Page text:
Poster Presentations: Wednesday, October 26, 2011 |

Spray Cryotherapy for Malignant Airway Obstruction: A Single Institutional Experience FREE TO VIEW

David Finley, MD; Joseph Dycoco, BS; James Huang, MD; Mohit Chawla, MD; Nabil Rizk, MD; Inderpal Sarkaria, MD; Manjit Bains, MD; Valerie Rusch, MD
Chest. 2011;140(4_MeetingAbstracts):483A. doi:10.1378/chest.1119897
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PURPOSE: Tracheobronchial obstructions due to malignant tumors are difficult to manage. Spray cryotherapy (SCT) delivers liquid nitrogen via an endoscopic catheter causing tissue destruction, but is also hemostatic. We report the safety and efficacy of SCT for the treatment of malignant airway obstruction (MAO).

METHODS: Via bronchoscopy, SCT was performed on patients with MAO. Demographics, tumor location, intraoperative events and % obstruction pre and post treatment were analyzed.

RESULTS: 41 treatments were performed in 34 patients. Median age was 60 yrs (range 15-88). There were 11 tracheal tumors, and 30 treatments were for tumors > 75% occlusive. All but one patient had improved luminal patency. 16 tumors were primary lung cancer, 16 metastatic lesions and 2 aggressive benign tumors. Median procedure length was 74 minutes (15-167 min) and 59% of the cases were outpatient with 3 post-procedure admissions. Eleven patients had transient intraoperative events, including hypotension, brady- and tachycardia. 5 patients had major intraoperative events including 3 cardiac arrests (resulting in one myocardial infarction, one death, and one delayed discharge at 4 days later with no sequelae), and two pneumothoraces (one requiring emergent tube thoracostomy).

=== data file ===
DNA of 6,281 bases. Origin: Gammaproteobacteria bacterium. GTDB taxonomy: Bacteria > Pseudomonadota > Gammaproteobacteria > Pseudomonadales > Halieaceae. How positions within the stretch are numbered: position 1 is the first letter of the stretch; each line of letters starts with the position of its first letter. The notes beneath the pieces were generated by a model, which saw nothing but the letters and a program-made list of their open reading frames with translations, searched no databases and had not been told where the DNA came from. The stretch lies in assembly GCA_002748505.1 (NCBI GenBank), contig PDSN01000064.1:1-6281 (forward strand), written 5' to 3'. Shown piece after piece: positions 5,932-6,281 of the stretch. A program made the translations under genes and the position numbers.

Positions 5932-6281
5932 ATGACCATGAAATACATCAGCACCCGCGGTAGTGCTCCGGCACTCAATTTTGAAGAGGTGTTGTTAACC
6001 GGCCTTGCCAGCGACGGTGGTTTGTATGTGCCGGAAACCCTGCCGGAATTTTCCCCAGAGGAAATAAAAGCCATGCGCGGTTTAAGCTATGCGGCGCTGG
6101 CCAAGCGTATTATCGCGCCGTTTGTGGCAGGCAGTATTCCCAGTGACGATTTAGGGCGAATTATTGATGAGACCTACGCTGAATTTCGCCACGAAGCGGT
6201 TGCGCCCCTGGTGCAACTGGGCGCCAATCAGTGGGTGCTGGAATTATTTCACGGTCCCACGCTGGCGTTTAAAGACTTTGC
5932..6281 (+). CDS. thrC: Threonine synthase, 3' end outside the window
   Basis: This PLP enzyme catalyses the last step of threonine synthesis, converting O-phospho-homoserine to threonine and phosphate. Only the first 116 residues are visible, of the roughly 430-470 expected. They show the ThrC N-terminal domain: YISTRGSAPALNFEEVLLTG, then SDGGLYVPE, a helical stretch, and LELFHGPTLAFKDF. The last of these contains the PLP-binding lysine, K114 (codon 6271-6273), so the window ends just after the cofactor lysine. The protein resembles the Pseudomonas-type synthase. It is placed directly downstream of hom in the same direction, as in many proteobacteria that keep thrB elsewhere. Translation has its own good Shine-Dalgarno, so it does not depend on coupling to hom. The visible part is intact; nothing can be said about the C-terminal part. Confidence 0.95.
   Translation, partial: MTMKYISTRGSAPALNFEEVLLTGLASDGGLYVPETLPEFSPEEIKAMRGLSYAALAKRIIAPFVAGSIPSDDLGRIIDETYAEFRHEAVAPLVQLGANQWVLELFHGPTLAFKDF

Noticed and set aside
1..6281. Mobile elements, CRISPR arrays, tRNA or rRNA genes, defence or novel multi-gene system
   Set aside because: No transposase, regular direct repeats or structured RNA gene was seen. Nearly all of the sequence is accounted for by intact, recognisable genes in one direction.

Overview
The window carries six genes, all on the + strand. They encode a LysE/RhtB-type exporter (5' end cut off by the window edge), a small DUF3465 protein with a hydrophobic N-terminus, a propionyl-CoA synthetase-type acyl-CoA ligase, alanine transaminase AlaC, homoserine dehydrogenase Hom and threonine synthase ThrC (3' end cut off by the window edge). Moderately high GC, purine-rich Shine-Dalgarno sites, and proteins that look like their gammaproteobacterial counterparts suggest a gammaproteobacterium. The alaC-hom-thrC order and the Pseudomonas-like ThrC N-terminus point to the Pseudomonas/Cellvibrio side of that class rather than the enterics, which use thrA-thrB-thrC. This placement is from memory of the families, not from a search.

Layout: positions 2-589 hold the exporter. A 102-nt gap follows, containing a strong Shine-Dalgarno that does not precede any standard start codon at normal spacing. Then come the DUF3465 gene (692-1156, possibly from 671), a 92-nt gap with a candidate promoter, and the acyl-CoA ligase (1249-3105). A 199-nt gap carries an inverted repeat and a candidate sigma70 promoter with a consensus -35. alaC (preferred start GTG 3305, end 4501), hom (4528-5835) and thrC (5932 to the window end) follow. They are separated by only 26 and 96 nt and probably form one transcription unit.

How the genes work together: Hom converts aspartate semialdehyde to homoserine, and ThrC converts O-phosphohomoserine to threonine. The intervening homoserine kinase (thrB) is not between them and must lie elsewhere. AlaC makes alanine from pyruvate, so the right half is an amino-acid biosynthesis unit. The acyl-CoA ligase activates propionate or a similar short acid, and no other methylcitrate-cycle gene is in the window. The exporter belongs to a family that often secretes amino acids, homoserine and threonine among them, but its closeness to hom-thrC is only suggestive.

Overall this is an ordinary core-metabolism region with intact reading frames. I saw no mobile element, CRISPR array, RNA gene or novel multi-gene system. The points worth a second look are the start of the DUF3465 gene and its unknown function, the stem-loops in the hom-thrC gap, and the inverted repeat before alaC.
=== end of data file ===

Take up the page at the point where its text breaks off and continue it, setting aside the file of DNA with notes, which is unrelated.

CONCLUSIONS: SCT yielded good results but a higher than expected morbidity and mortality, including one intraoperative death and MI. These cardiac events may involve either direct or indirect cardiac injury or some other mechanism. Further animal studies are required to determine the etiology of these events, and possible solutions to correct them, prior to advocating use of SCT for treatment of MAO.

CLINICAL IMPLICATIONS: Spray cryotherapy is currently used to treat early esophageal cancer and Barrett's and has been used to treat a variety of airway disorders. Serious cardiac events have occurred with the use of SCT in the airway and further study is needed to elucidate the cause prior to widespread use of SCT in the airway.

DISCLOSURE: The following authors have nothing to disclose: David Finley, Joseph Dycoco, James Huang, Mohit Chawla, Nabil Rizk, Inderpal Sarkaria, Manjit Bains, Valerie Rusch

Spray Cryotherpay is approved for the destruction of unwanted tissue via an endoscope. It does not have FDA approval for use in the airway, so this is considered an off-label use of the device.

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